Krista's life is far from perfect, and when it falls apart one final time, she runs away to find Marie's old house in Vermont, a place where Krista can get lost.
Only one problem: Marie's life, far from drama-free, is slowly becoming Krista's.
She immerses herself in Marie's world, and though it complicates hers, her own healing begins, and she finds a love that makes her believe again.
Until her ex-husband decides it's time to end this charade.
Best Book Bit:
Marie had died just the way she always dreamed—in Steve’s arms, after an evening of love. Romantic, my other friends had said. Like Romeo and Juliet. But I’d never liked romances, never believed in happily ever after. Probably because my parents’ marriage had been so bad. I guarded close the deep fissure of grief I felt over Marie’s death. I felt robbed. Marie had been robbed.
There was nothing romantic about death.
The summer before she died, Marie came home to visit her family. If I hadn’t been having a yard sale that hot Saturday afternoon, I wouldn’t have seen her drive by. But the Colorado license plates—white background, green mountains—were easy to spot. The truck was the same one Marie and Steve had owned before their move, a green Ford with one of those see-through bounding-deer-in-the-forest designs on the cab window.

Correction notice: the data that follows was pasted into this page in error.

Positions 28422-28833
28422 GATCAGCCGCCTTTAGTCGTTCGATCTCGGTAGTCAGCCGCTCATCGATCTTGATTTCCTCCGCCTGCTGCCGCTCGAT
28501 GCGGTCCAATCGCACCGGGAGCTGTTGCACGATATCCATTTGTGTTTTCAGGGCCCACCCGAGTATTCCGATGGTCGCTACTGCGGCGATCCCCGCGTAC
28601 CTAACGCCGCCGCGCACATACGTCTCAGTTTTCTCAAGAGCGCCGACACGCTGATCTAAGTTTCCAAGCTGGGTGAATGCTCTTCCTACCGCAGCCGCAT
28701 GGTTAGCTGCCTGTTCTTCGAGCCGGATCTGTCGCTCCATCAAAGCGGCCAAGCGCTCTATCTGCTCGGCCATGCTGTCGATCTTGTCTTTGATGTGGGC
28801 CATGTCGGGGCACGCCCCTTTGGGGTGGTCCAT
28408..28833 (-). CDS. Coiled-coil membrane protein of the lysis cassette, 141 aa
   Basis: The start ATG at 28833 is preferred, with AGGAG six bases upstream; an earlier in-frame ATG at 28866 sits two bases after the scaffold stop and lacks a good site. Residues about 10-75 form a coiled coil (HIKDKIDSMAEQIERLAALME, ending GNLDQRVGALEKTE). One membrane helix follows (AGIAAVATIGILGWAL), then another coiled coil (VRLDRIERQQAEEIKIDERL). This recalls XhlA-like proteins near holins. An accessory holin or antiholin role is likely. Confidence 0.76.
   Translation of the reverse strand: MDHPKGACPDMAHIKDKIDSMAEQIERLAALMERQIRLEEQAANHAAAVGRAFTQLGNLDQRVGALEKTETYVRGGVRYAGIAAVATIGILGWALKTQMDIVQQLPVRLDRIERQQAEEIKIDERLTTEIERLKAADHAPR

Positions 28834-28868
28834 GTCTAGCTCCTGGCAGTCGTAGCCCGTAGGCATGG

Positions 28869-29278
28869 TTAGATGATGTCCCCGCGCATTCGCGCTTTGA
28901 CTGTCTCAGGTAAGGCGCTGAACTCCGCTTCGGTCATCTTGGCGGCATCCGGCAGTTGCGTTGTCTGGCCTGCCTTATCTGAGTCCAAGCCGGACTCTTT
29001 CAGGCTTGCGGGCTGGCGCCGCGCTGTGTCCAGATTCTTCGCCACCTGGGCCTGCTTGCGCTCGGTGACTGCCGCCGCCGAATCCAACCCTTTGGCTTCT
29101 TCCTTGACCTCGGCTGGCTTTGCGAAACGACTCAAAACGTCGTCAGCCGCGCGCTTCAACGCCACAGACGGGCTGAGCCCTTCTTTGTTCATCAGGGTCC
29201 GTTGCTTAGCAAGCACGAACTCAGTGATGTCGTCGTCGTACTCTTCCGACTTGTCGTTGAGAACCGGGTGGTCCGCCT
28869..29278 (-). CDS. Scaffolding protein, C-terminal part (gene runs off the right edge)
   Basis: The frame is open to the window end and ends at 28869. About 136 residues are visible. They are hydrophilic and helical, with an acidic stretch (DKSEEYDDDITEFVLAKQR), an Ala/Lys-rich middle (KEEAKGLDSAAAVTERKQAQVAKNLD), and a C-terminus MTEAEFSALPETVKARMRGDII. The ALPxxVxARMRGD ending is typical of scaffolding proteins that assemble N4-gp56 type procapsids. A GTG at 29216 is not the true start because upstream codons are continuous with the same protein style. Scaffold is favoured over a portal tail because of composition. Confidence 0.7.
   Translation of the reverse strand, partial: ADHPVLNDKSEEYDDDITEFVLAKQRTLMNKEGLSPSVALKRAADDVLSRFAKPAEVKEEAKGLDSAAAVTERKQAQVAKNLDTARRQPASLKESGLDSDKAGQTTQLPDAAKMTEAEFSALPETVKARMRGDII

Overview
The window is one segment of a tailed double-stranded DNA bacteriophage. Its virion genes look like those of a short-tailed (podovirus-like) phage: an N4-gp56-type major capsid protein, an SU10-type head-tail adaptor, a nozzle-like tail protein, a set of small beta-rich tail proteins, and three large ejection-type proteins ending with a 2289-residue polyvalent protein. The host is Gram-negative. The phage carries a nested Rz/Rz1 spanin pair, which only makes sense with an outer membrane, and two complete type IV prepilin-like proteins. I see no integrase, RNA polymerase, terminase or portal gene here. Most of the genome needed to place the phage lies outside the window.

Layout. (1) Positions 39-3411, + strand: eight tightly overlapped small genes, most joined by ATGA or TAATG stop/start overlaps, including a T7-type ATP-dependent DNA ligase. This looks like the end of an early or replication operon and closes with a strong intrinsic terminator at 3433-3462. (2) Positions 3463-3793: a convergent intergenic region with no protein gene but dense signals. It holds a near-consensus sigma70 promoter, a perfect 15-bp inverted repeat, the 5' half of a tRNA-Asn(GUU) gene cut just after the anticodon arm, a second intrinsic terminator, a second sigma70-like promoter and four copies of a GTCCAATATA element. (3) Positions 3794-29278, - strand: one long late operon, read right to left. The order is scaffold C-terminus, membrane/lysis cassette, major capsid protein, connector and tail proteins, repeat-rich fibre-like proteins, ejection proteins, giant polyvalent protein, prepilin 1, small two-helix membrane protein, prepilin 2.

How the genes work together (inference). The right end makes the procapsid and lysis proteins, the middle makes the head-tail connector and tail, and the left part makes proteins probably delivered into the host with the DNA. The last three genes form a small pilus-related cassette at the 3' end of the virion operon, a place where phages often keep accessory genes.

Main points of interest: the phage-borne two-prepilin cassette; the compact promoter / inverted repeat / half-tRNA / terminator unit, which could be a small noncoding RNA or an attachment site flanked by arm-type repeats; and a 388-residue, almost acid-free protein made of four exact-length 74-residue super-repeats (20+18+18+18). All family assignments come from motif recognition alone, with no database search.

“Weren’t you going to call me?” I’d asked.
Marie mumbled something about having to visit the family. “Everyone’s got kids now, and we haven’t seen them in so long…” She shot a look at Steve who just continued to smoke his cigarette and stare straight out the truck’s window.
Marie looked sick and heavier than I’d ever seen her, but all that was forgotten in the excitement of the five-minute visit. Afterwards, I remembered that her hazel eyes were glassy and that she wouldn’t meet mine. Yet she still had the same lopsided smile, the rising scale laugh, the optimism, the obvious love for life and for him. For Steve.
Marie never told me she knew she was dying. I found that out at the funeral from a mutual friend. But that was Marie. So like Marie. You couldn’t get angry with her. How could I be mad at someone I loved like a sister?
“Come over. Have dinner with us,” I pleaded, standing beside the truck, one eye on the yard sale customers. “I haven’t seen you in so…”
But they had so much to do, Marie and Steve, and they drove away before I could finish my sentence.